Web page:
Mental health support for police officers must become more proactive and start to focus on prevention, according to South Wales Police Federation chair Steve Treharne.
Speaking as Mental Health Awareness Week 2022 got underway, Steve acknowledged progress had been made on issues surrounding officer wellbeing but said there were still many areas in need of improvement.
He said: “We work hard to make sure our members are kept fully aware of all the support services and networks that are available to them through the Police Federation.
“But the focus on policing has shifted and changed over the past few years and forces must now concentrate on proactive measures to bring officer wellbeing to the forefront of the conversation.
“It is important to recognise the progress that has been made on mental health in recent years and I think the issue was highlighted during the pandemic when people seemed more willing to talk about their experiences, emotions and feelings.
“But to keep moving in the right direction the focus now has to switch to proactive support and prevention.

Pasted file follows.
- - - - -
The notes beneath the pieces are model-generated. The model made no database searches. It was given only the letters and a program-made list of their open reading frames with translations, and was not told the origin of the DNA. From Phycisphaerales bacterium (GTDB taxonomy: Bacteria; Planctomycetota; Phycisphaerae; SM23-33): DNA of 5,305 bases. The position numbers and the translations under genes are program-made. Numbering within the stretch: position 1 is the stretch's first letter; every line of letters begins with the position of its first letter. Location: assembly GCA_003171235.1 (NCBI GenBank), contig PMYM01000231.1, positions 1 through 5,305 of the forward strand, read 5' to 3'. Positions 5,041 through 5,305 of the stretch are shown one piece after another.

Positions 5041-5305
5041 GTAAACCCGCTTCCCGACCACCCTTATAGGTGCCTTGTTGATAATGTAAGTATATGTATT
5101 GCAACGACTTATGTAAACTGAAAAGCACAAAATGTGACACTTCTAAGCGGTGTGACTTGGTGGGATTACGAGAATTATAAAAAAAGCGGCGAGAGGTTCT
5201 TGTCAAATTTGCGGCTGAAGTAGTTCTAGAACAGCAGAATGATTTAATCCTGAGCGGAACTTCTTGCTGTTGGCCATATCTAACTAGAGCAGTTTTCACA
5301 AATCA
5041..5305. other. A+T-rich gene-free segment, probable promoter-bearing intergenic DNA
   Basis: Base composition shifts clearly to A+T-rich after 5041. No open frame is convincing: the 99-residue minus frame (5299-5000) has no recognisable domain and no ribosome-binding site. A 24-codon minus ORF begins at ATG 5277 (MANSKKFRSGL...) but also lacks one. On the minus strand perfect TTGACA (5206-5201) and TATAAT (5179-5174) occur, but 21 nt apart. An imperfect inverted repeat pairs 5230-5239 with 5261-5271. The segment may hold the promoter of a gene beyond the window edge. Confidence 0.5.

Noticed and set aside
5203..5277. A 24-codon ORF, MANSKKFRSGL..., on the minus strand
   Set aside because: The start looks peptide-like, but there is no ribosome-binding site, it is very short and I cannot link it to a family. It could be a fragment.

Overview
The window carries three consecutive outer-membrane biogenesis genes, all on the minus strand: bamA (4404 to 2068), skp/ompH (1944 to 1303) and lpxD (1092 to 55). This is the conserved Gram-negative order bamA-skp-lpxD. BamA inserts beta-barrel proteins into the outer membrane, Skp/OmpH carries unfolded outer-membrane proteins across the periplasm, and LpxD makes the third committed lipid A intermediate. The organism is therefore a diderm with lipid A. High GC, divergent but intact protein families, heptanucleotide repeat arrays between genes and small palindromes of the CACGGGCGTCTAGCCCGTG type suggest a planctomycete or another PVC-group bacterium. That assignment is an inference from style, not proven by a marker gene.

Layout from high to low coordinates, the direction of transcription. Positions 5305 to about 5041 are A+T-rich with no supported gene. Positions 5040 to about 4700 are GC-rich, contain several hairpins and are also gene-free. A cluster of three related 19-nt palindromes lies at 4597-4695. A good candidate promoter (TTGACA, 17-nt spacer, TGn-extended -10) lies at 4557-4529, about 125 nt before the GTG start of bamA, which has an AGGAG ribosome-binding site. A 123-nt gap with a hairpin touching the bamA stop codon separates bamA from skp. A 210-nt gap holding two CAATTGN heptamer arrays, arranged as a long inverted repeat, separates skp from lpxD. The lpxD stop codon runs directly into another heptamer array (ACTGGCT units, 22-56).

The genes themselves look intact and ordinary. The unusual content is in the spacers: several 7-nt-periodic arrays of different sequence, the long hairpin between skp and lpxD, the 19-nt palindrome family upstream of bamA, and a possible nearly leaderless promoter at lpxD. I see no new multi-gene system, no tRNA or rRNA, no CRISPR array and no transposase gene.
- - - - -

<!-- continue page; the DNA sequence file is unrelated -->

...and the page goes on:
“Our members know where to turn when they reach crisis point but it would be much better for everyone if they could access the necessary help before it gets to that stage. And if those services do already exist then they must be better publicised and promoted.”
Steve said the Force was responsible for the welfare of its officers and that failing to protect them would have a huge impact on the service.
He added: “The mental health of our police officers is key to the success of the service they deliver to their communities so it is absolutely essential that they are properly looked after and that the Force makes their wellbeing its highest priority.”
Police Federation national wellbeing secretary Belinda Goodwin said forces had delivered much in the way of provisions for officers’ mental health and wellbeing in recent years but warned against complacency.
She said: “There is still further work to be done around breaking down the cultural stigma surrounding mental health.
“How often as working adults do we wake up in the morning with slight aches and pains? But it is the same with our mental health.
“It is normal to feel differently from one day to another and nothing to feel ashamed of but take action when you feel it is impacting on your day-to-day life.
“Seek help at the earliest opportunity, like any physical injury, the sooner you get a diagnosis or support, the sooner you can start treatment and feel improvements.”
The National Police Wellbeing Service Oscar Kilo has created a webpage detailing support networks and mental health charity Mind has an online platform called Blue Light Together which provides information and advice to help emergency responders with their mental health.
Mental Health Awareness Week, hosted by the Mental Health Foundation, runs until Sunday 15 May.